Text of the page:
The Oak Hammock Marsh Grassland Bird Search

Get your binoculars and rev up your engines! A as the morning arrived on July 17th, it was good weather (albeit hot) for a grassland bird search in Oak Hammock Marsh. We had our volunteers enjoy a nice walk and drive to the west side of the grasslands, exploring the tall-grass prairie to the north mound.

With the IBA Steering Committee a-okay, we conjured up our first public event of the year! COVID-19 protocols were maintained safely by us and our volunteers. Thank you to Pat, Carla, Al, and Cindy for joining us in the morning for a tour in the grasslands.  

Amanda and I arrived at the meeting location at 6:50 AM, to scope out the area and in case any one came early. There were significantly more mosquitoes here than in the city, ouch! Good thing Amanda was fully prepared with bug spray, sunscreen, juice, and snacks. First thing in the morning were the distinct and gentle calls of the Mourning Dove and a busy Eastern Kingbird, flying back and forth across the road.

When three vehicles stopped at the shorebird scrape, we knew they were kindred birders for sure. Lo and behold, they were indeed our volunteers for today! They made their way to the gathering spot by just after 8:00 AM. Pat said she saw a Willet over at the scrape, which got everyone excited. We were ready to go, and so began our route. We managed to avoid (most) of the midday heat and in our respective vehicles. The map below traces our path through the grasslands and past the canola fields.

Map of our route including both driving and walking portions

We first started our route with a quick walk by the west side of the interpretive centre. Our first find, and a species we would encounter a few more times on the route were the Marsh (1) and Sedge (4) Wrens. They played a little game of peek-a-boo in the tall grass, making it difficult to get a good look, but their calls were distinct.

We then drove up to the path through the tall-grass prairie habitat north of the Interpretive Centre. The species that dominated the grasslands and wetland habitat mix were Savannah Sparrows (26), Clay-coloured Sparrows (25), and Red-winged Blackbirds (25). We heard four Common Yellowthroats and saw five Mallards fly by. There were a few mourning doves (4) calling in the distance from time to time, and we had one spotting of a Cedar Waxwing. At the end of our route, we stopped by a bridge, swarmed by swallows! It was a mix of Bank (3), Cliff (3), and Barn (30) Swallows to our best guess. It was difficult to tell exact numbers as they swirled around over and under the bridge. A Northern Harrier zoomed in on the Swallows out of nowhere and almost flew directly at us! However, the little birds started to bully the Harrier into a different direction. We had also seen another Harrier further back on the route. It was flying low in an empty field. It must have found something delectable there.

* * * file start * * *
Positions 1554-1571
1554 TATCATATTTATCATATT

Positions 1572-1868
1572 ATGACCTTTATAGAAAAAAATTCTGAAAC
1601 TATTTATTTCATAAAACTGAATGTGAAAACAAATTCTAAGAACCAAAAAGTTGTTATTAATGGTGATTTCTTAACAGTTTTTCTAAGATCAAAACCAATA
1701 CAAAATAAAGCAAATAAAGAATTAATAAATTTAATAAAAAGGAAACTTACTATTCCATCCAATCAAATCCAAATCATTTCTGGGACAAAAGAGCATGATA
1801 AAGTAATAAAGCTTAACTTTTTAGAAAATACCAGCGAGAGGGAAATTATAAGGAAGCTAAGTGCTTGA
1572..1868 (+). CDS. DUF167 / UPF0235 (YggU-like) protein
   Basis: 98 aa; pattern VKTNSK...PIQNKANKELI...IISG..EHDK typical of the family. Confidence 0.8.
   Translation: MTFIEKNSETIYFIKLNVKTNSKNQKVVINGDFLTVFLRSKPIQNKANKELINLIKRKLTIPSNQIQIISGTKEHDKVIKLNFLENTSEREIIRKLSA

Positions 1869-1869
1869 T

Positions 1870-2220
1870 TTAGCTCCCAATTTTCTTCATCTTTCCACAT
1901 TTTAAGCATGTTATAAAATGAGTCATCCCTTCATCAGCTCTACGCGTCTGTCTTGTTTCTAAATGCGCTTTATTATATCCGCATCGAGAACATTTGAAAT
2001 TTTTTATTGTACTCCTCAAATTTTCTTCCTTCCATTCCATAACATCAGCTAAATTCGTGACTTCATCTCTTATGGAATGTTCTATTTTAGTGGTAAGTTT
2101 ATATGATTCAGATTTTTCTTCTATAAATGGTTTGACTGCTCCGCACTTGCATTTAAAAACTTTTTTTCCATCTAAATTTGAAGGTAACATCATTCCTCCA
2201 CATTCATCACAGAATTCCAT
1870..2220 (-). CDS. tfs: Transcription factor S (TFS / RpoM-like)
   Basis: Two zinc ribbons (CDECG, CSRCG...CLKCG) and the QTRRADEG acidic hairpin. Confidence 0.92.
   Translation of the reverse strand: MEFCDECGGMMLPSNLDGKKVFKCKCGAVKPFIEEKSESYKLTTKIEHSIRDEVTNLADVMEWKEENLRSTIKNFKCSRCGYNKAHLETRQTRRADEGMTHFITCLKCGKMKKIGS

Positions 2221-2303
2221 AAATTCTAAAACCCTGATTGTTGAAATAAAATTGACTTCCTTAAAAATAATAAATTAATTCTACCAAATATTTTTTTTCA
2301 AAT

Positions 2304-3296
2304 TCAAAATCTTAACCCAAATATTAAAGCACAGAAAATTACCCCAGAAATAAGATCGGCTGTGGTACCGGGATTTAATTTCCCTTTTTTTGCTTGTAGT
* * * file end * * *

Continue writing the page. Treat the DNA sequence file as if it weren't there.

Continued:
We saw only two Western Meadowlarks on the way there. We were expecting more Meadowlarks on the route, but they were mysteriously hard to find, we suspected a predator may have been in the area. And indeed, just down the road a raptor was scouting the from a hay bale (too far away to determine more than a silhouette), likely keeping the Meadowlarks at bay. On our way back, there was no sign of the raptor and we saw five more Meadowlarks – more what we had expected!

We had a catch of a Sharp-tailed Grouse flying by! It was quite fast, and I could not tell what it was, but Amanda recognized it instantly. We had an even rarer find further up the path. Right where the road curves right, we saw two Dickcissels! Unfortunately, they were against the sun and only briefly in sight before they flew off into the bushes. They were flying over the road a few times. Amanda had seen them earlier before the 17th when she was preparing the route, and sure enough, they were still there!  

Overall, it was a nice warm-up event to meet the volunteers! Thank you again to Cindy, Al, Pat, and Carla for joining us. A list that summarizes the total birds we encountered can be found below.